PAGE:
Monday, November 28, 2016

Time to put the roses to bed

The prolonged fall has given us a few extra weeks to enjoy some of the hardier plants in our garden including roses, mums and winter pansies. Now's the time to put your roses to bed, finish cleaning up the perennial beds and water everything well.
To prune your roses, you'll need a good pair of pruners, some garden shears and a lopper. These tools will make it easier to prepare your roses for winter's irratic weather. 
Most seasonal damage to roses, as well as trees, shrubs and perennials, comes from winter's fluctuating temperatures, dry winds and lack of moisture.
You can help reduce winter wind damage by pruning your roses back to about 24". Check your roses for dead and diseased canes and for diseases on leaves such as powdery mildew. 
If you see any diseased branches and leaves, cut them off and dispose of them. While you're at it, rake up any leaves on the ground around your roses.  Don’t let them winter over in the mulch and re-infect your roses next spring. Next, water your roses.  Roses with dry roots will suffer more damage in cold temperatures than roses with well-hydrated roots.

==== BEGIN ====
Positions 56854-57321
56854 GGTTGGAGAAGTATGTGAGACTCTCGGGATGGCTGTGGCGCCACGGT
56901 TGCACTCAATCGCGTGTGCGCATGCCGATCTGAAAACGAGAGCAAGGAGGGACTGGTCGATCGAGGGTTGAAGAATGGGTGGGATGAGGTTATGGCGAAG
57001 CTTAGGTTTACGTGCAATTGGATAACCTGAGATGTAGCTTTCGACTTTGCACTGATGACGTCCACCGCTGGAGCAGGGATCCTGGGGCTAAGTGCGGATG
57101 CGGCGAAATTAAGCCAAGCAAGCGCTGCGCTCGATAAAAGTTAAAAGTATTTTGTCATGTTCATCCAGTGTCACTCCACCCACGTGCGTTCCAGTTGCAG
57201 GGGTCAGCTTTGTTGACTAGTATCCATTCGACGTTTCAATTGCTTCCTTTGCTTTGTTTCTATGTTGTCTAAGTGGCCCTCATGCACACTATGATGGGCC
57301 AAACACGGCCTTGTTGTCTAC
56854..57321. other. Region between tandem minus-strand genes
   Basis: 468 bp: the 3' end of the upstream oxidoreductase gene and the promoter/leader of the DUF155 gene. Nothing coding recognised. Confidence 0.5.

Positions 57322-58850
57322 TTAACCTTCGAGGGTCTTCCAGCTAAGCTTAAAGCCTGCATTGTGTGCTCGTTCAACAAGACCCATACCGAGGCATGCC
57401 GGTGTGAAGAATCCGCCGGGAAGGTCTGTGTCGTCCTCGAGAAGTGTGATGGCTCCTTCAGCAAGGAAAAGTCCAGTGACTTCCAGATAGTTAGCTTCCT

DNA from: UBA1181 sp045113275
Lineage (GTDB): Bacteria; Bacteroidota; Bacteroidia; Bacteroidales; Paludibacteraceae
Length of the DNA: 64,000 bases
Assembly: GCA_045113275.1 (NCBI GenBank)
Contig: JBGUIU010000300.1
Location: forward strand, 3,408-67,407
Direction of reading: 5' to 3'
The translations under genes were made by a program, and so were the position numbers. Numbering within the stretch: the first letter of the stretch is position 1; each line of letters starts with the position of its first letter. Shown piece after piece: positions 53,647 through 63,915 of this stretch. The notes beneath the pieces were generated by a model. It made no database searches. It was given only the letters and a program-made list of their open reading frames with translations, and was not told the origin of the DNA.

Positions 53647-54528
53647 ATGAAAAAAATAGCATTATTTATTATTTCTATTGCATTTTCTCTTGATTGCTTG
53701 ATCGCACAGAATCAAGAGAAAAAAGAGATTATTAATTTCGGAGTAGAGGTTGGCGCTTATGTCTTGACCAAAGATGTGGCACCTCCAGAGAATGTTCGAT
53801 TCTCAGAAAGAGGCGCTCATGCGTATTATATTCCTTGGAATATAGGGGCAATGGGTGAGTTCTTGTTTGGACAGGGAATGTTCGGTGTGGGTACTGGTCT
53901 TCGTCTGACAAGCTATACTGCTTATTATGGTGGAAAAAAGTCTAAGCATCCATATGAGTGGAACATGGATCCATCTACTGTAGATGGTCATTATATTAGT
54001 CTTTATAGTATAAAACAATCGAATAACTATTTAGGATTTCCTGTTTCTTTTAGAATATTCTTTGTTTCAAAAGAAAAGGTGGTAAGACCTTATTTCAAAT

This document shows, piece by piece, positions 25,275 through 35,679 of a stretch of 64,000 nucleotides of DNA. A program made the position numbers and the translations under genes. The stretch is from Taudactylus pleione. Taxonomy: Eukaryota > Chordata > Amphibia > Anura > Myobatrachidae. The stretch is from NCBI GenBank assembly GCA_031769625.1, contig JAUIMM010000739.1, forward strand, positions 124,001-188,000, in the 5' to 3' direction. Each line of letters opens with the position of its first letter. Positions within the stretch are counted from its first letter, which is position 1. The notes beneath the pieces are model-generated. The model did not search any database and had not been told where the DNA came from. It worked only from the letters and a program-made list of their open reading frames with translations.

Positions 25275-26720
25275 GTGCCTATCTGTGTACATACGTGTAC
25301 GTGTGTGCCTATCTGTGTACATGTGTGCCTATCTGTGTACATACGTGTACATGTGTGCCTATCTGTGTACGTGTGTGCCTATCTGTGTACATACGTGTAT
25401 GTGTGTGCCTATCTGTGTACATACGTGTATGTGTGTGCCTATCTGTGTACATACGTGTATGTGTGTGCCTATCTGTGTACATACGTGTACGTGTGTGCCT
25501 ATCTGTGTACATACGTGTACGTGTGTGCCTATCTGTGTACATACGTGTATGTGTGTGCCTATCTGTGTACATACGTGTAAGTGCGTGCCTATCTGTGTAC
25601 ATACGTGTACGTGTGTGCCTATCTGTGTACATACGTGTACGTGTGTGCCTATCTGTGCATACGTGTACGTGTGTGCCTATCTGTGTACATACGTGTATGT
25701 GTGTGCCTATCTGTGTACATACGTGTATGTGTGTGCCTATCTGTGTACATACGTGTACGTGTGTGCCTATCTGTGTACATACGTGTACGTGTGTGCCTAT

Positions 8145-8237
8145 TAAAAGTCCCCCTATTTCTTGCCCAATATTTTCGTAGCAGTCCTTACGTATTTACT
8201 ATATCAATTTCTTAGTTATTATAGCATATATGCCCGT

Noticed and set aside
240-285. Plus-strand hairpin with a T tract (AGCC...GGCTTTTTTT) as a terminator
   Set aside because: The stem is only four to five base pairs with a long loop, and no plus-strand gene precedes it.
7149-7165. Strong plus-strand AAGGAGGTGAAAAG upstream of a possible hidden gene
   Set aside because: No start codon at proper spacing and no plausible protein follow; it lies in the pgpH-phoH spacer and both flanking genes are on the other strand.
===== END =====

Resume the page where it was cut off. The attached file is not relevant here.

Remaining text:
Last, add 8"  to 10" of mulch around the base of your roses. This mulch will help keep the ground cold and stable during those warm winter days. Mulch will also help retain moisture. Compost, Cedar Mulch and Gorilla Hair mulch are good choices for mulching your roses.
Rose collars help hold the mulch in place through the winter.
While you're at it, finish cleaning up any perennials still standing.
We left these mums to the last minute because we had pollinators  in the garden up until a few days ago. They look scraggly, but provide some forage. Water all of your perennials once you've finished cleaning them up. If you feel like planting something when you're done with clean up, it's not to late to plant some spring bulbs and some garlic.

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